### Significance

### Keypoints

- Propose a framework for fast forward/inverse sampling in trained diffusion models
- Demonstrate performance of the proposed method in image and audio generation

### Review

#### Background

Diffusion models are recently gaining attention as the generative model that enables sampling high quality image or audio data from a known, simple distribution.
The Denoising Diffusion Probabilistic Model (DDPM) is a $T$-step markov chain that learns to gradually denoise a noisy image at each step.
Recent improvements in the diffusion models showed state-of-the-art image synthesis quality which even surpasses that of GANs (see my previous post for a review of the paper *Diffusion Models Beat GANs on Image Synthesis*).
However, generating the high quality image from a random noise requires computing $T$ times of reverse process, which is very slow.
Thus, acceleration of diffusion models can be of importance for the models to be practically available for solving real-world problems.

#### Keypoints

##### Propose a framework for fast forward/inverse sampling in trained diffusion models

The authors propose FastDPM, a method that accelerates the sampling process of the diffusion models by approximating the already trained DDPM with smaller number of steps $S \ll T$. This acceleration of FastDPM is based on (i) generalizing the discrete diffusion steps to continuous diffusion steps, and (ii) designing a bijective mapping between the continuous diffusion steps and the continuous noise level.

The noise level at step $t$ is defined as the $\mathcal{R}(t) = \sqrt{\bar{\alpha_{t}}}$, where $\bar{\alpha_{t}}= \Pi_{i=1}^{t}\alpha_{i}$, and $\alpha_{t}$ is from the equation $x_{t} = \sqrt{\bar{\alpha_{t}}}\cdot x_{0} + \sqrt{1-\bar{\alpha_{t}}}\cdot \epsilon$. $x_{t}$ is the noisy data at step $t$ and $x_{0}$ is the clean image. Extending the domain of $\mathcal{R}$ to real values is realized by exploiting the Gamma function $\Gamma$: \begin{align} \mathcal{R}(t) = (\Delta \beta)^{\frac{t}{2}}\Gamma(\hat{\beta}+1)^{\frac{1}{2}} \Gamma (\hat{\beta}-t + 1)^{-\frac{1}{2}}, \end{align} where $\{ \beta \}^{T}_{t=1}$ is the variance schedule, $\Delta \beta = \frac{\beta_{T}-\beta_{1}}{T-1}$, $\hat{\beta} = \frac{1-\beta_{1}}{\Delta \beta}$. For the noise level $r$, its corresponding step can be defined with the inverse of the mapping $\mathcal{T} = \mathcal{R}^{-1}$, or $\mathcal{T}(r) = \mathcal{R}^{-1}(r)$. By Sterlingâ€™s approximation of the Gamma functions: \begin{align} \label{eq:T} 2\log \mathcal{R}(t) = t\Delta \beta + (\hat{\beta}+\frac{1}{2})\log \hat{\beta} - (\hat{\beta} - t + \frac{1}{2})\log (\hat{\beta}-t)-t + \frac{1}{12}(\frac{1}{\hat{\beta}}-\frac{1}{\hat{\beta}-t}) + \mathcal{O}(T^{-2}). \end{align} The equation $t=\mathcal{T}(r)$ is numerically solved with a binary search based on \eqref{eq:T}.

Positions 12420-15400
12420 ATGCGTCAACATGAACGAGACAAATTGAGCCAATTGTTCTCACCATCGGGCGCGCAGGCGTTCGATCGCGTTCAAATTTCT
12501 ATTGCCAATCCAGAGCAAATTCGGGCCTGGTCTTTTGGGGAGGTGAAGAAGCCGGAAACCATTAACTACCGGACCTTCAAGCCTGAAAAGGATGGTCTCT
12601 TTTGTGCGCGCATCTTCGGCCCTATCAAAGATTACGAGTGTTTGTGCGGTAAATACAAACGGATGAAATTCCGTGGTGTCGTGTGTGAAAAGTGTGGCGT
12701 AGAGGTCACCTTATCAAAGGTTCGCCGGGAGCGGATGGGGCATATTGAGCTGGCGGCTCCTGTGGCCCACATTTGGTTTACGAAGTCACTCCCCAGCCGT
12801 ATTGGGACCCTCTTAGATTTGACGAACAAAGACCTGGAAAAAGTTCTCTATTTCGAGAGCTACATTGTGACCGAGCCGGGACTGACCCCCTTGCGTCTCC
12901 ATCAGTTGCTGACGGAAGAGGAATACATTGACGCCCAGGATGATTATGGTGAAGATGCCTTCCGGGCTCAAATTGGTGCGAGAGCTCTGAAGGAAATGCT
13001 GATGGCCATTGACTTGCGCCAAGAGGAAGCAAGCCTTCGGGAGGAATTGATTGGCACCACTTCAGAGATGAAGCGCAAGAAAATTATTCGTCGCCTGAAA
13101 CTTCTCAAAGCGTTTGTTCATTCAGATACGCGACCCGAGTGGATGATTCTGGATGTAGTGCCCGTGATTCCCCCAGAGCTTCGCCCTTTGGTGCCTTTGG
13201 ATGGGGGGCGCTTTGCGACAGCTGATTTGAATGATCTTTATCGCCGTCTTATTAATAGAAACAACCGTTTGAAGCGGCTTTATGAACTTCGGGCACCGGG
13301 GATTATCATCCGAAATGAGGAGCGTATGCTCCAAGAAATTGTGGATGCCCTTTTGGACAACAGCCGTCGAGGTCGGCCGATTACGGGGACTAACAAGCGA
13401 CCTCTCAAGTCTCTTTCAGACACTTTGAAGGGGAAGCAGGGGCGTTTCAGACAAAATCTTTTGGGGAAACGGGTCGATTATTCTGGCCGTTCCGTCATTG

Now, the bijective functions $\mathcal{T}$, $\mathcal{R}$ which maps continuous diffusion steps to the continuous noise level and vice versa, are defined in the real domain.The
Approximating the diffusion process and the reverse process can be done with the sequence of noise levels $1>r_{1}>r_{2}> \cdots > r_{S} > 0$, instead of the *variance schedule* $\beta_{1}, \beta_{2}, \cdots, \beta_{T}$ of the original diffusion model where $S\ll T$ is the number of steps smaller than the original step $T$.
Detailed derivation of the approximated diffusion process (VAR, STEPS) and the reverse process (DDPM-rev, DDIM-rev) is referred to the original paper.

##### Demonstrate performance of the proposed method in image and audio generation

The performance of the proposed method with respect to the number of steps $S$ is evaluated with pretrained image generation models of DDPM for CIFAR-10 / LSUN-bedroom and DDIM for CelebA, where $T=1000$.

*CIFAR-10 image generation result (standard DDPM FID=3.03)*

*CelebA image generation result (standard DDPM FID=7.00)*

*LSUN-bedroom image generation result*

The quantitative evaluation of image generation indicate that the FastDPM methods with shorter steps can generate images of comparable quality to that of the baselines. Also, DDIM-rev generally produces better quality images when compared to DDPM-rev.

For audio generation, pretrained DiffWave model for SC09 and LJSpeech is used where $T=200$.

*SC09 unconditional audio generation result (standard DiffWave FID=1.29, IS=5.30)*

*LJSpeech audio generation conditioned on mel spectrogram MOS result*

For audio generation, DDPM-rev generally produces better quality audio when compared to DDIM-rev. Another point that can be seen from the data synthesis experiments is that the variance schedule (VAR) tend to perform better for smaller number of steps $S$.